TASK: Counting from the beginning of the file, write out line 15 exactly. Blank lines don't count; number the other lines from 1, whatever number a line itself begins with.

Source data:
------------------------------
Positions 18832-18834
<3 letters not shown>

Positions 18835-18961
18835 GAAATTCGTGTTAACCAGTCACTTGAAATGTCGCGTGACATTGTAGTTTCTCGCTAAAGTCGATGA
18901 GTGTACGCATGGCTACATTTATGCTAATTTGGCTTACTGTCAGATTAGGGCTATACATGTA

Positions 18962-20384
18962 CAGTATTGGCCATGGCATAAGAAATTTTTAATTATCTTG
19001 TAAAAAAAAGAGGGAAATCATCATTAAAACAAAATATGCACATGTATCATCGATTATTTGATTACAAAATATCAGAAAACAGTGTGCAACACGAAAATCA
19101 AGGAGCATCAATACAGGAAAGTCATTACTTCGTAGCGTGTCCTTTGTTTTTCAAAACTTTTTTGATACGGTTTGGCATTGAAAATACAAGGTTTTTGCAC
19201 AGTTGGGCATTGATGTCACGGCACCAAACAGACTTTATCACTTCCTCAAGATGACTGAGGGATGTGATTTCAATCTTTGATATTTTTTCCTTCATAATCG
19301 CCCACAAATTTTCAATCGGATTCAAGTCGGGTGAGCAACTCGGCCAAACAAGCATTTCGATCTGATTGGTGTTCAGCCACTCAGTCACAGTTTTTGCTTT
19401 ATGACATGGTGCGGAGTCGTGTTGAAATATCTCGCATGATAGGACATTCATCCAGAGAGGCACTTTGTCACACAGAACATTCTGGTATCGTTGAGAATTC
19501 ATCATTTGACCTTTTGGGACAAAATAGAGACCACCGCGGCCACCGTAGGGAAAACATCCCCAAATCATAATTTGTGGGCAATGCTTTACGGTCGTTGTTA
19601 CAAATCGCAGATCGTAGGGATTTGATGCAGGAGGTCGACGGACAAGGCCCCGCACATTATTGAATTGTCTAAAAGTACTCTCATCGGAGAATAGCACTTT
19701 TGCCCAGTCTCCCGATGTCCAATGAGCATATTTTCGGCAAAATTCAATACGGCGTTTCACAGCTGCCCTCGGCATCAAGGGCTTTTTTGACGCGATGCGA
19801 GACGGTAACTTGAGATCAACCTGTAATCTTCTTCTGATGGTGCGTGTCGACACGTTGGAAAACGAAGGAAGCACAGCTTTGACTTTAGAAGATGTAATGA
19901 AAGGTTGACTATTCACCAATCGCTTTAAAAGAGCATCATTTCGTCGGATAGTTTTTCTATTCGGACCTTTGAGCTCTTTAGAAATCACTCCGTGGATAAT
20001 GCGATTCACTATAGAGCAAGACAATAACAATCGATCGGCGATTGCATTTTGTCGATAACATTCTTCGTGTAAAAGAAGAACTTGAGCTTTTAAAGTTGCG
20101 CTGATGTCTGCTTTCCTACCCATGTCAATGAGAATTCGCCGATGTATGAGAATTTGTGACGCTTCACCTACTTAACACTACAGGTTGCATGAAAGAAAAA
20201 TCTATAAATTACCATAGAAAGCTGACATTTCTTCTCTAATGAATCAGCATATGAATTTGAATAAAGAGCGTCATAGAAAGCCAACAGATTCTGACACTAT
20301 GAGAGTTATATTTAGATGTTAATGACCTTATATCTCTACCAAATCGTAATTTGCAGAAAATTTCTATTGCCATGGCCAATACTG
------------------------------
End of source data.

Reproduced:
19701 TGCCCAGTCTCCCGATGTCCAATGAGCATATTTTCGGCAAAATTCAATACGGCGTTTCACAGCTGCCCTCGGCATCAAGGGCTTTTTTGACGCGATGCGA